fivemack: (Default)
I recently bought some samples of rare-earth elements from - gadolinium, terbium and dysprosium - to play with their magnetic properties. They're supplied as coins inside plastic discs, since they're reasonably reactive.

The gadolinium behaves roughly as I was expecting it to; it's quite strongly attracted to a magnet when cold, and less so when hot. I thought the Curie point was a sharp phase transition and the material would be non-magnetic above 19C, but the material sticks to a magnet even if I've freshly taken it out of hot water. I've been a bit wary since the Curie point of NdFeB magnets is only about 80C; I should get hold of a more-robust magnet. eBay has a very limited range of SmCo2 magnets (most hits for samarium-cobalt are guitar pickups); possibly I just want a large iron bar magnet, but I'm not quite sure where to buy those in the real world.

The terbium and dysprosium, however, are also attracted to the magnet (the Dy less so than the Tb) at room temperature. It's a fairly fearsome magnet, so I suppose that the Tb and Dy have some traces of Gd left in them and that's what's being picked up; in which case I should try boiling them and seeing how the magnetism goes away. I need to think more about how to measure the forces here; I can't think of a setup with magnet, element, spring-balance and bits of string where I can just read off the force, and a model where I pull on a spring balance until the element comes free of the magnet seems impossible to get good readings from.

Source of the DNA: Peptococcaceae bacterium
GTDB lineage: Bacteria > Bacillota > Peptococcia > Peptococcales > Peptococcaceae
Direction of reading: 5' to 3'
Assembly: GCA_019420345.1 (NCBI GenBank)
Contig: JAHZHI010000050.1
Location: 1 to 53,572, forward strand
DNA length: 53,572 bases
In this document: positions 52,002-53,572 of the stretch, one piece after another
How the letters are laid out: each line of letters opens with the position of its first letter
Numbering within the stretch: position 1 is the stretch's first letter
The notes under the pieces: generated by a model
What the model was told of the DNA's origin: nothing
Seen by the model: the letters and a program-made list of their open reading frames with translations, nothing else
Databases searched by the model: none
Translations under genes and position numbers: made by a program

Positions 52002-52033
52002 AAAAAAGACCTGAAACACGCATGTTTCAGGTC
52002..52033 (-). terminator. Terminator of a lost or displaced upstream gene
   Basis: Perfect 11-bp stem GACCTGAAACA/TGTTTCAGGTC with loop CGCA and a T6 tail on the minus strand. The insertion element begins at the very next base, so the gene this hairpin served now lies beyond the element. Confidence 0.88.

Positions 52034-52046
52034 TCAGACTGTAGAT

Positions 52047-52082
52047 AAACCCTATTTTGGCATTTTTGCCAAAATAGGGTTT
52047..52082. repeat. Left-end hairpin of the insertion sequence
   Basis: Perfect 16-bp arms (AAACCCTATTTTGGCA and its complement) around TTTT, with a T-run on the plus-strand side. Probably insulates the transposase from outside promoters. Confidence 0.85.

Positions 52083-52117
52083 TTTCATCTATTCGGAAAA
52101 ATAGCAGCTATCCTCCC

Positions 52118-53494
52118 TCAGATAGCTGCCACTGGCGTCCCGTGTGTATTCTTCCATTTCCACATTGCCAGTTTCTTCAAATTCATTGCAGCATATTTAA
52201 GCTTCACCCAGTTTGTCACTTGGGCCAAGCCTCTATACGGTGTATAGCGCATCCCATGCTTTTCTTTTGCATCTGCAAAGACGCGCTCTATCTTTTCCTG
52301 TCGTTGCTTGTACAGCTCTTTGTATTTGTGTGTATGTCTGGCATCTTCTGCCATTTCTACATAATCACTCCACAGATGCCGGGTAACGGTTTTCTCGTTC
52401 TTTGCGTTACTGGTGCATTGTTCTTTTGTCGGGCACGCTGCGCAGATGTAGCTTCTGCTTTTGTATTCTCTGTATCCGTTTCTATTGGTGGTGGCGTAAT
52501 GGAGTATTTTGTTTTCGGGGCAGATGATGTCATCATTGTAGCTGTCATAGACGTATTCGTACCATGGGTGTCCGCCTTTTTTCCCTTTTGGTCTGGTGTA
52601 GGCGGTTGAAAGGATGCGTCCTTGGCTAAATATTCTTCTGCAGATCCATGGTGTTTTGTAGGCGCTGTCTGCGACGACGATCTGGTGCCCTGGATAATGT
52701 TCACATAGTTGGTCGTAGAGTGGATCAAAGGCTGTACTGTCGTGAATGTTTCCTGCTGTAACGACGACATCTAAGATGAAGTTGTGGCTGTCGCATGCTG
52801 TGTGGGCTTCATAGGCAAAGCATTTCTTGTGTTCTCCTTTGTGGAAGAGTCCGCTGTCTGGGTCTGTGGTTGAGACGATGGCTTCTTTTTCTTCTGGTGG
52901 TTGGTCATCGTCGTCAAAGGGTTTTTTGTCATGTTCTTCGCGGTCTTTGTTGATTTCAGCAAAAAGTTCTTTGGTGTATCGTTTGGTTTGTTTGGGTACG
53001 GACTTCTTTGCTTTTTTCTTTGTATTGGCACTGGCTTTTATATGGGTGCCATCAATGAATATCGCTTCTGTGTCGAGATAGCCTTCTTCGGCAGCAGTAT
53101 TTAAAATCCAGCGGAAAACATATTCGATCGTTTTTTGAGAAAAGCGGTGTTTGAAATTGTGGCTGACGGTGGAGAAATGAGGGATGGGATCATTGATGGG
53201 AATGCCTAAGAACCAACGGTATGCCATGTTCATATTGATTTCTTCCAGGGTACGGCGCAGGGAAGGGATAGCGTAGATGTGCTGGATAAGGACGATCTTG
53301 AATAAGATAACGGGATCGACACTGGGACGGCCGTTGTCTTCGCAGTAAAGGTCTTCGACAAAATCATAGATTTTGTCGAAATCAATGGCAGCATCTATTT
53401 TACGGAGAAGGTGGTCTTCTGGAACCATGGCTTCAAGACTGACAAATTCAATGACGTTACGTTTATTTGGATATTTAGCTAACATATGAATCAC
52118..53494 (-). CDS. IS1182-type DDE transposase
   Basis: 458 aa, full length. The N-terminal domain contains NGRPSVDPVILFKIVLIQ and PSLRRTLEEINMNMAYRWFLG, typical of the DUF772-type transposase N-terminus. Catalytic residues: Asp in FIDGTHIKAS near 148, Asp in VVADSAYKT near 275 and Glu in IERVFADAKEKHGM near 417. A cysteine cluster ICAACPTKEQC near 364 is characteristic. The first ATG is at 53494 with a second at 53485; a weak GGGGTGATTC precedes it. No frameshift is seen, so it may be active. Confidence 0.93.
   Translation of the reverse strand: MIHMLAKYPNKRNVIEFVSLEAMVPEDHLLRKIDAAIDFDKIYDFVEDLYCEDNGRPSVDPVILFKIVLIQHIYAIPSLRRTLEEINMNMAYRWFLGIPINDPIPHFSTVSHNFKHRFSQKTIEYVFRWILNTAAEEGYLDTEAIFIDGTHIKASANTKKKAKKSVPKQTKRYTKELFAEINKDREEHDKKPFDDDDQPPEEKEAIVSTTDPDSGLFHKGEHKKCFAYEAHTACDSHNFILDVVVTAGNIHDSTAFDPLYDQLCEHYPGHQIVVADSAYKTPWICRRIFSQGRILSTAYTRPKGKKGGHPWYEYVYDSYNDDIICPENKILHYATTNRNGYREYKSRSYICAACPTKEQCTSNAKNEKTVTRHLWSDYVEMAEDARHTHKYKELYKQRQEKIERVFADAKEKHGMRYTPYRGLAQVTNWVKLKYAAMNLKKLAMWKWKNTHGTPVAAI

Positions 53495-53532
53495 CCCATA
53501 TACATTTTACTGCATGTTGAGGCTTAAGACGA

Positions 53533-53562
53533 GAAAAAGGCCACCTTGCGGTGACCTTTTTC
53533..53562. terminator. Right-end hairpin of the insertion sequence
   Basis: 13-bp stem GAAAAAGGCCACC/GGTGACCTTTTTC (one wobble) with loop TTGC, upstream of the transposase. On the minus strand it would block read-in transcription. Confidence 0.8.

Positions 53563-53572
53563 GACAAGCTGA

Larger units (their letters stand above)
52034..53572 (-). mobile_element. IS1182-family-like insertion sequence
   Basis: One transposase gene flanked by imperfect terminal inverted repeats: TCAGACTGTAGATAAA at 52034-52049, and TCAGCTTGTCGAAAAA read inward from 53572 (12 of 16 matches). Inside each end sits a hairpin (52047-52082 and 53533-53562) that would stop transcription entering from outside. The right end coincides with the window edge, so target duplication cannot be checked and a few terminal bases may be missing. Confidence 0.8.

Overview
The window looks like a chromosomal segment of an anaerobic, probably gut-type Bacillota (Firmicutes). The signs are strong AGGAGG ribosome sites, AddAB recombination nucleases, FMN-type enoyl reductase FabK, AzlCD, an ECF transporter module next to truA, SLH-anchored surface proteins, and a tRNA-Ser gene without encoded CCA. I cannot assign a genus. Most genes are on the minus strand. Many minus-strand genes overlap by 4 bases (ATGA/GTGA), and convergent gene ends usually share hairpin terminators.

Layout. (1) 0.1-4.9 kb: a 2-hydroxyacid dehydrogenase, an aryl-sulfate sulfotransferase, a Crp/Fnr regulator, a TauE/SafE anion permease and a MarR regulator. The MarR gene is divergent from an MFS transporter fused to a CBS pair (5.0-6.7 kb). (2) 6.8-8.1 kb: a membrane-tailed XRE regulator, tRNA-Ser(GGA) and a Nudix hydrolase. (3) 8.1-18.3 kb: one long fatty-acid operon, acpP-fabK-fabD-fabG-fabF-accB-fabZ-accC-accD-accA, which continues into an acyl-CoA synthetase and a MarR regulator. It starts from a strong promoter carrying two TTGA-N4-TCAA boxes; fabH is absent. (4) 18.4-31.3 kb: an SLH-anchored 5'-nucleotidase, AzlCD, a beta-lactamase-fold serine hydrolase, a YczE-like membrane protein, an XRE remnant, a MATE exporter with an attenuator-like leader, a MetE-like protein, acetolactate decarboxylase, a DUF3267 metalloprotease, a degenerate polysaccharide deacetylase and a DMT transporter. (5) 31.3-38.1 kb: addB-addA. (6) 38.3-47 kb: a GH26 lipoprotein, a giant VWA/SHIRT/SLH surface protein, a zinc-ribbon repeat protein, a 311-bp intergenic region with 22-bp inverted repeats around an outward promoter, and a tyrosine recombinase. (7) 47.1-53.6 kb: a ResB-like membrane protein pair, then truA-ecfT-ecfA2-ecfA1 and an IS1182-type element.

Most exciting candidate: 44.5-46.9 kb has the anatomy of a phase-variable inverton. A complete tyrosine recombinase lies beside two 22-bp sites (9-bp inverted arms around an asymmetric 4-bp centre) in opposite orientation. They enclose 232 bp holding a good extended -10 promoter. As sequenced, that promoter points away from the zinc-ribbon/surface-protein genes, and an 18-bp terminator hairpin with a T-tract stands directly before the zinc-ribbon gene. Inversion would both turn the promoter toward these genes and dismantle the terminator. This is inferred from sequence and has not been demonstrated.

I imagine a note to the element supplier saying that they are supplying inferior gadolinium-laced terbium would not be useful; separating adjacent rare earth elements is proverbially hard.

Any advice on better magnets, better terbium, or better experimental setup?
fivemack: (Default)
We've just got a new machine at work on which I've been asked to install OpenSuSE 10.2 64-bit; this felt entirely straightforward.

Unfortunately, the default install of OpenSuSE doesn't include gcc. When I try installing gcc using YaST2, I get something which looks superficially like gcc, but which says 'gcc: error trying to exec 'cc1': execvp: No such file or directory' whenever I try to compile anything with it.

So, where's cc1 coming from? Deciding now would be a good time to use up some of the EU Assorted Symbol Mountain, I type

for i in /media/SU1020.001/suse/x86_64/*.rpm; do rpm -qpl $i | sed -e "s/^/${i//\//_}/g" | grep cc1; done

which tells me that /usr/lib64/gcc/x86_64-suse-linux/4.1.2/cc1 is provided by cpp41-4.1.2_20061115-5.x86_64.rpm

And indeed /usr/lib64/gcc/x86_64-suse-linux/4.1.2/cc1 exists on the machine. So, why isn't /usr/bin/gcc-4.1 finding it?

Normally strace comes to the rescue, but 'strace /usr/bin/gcc-4.1 -c foo.c' outputs many lines of the form

stat64(0x806b628, 0xff885abc) = -1 ENOENT (No such file or directory)

which are totally useless because strace is failing to dereference the pointer to the filename passed to stat64.

July 2017

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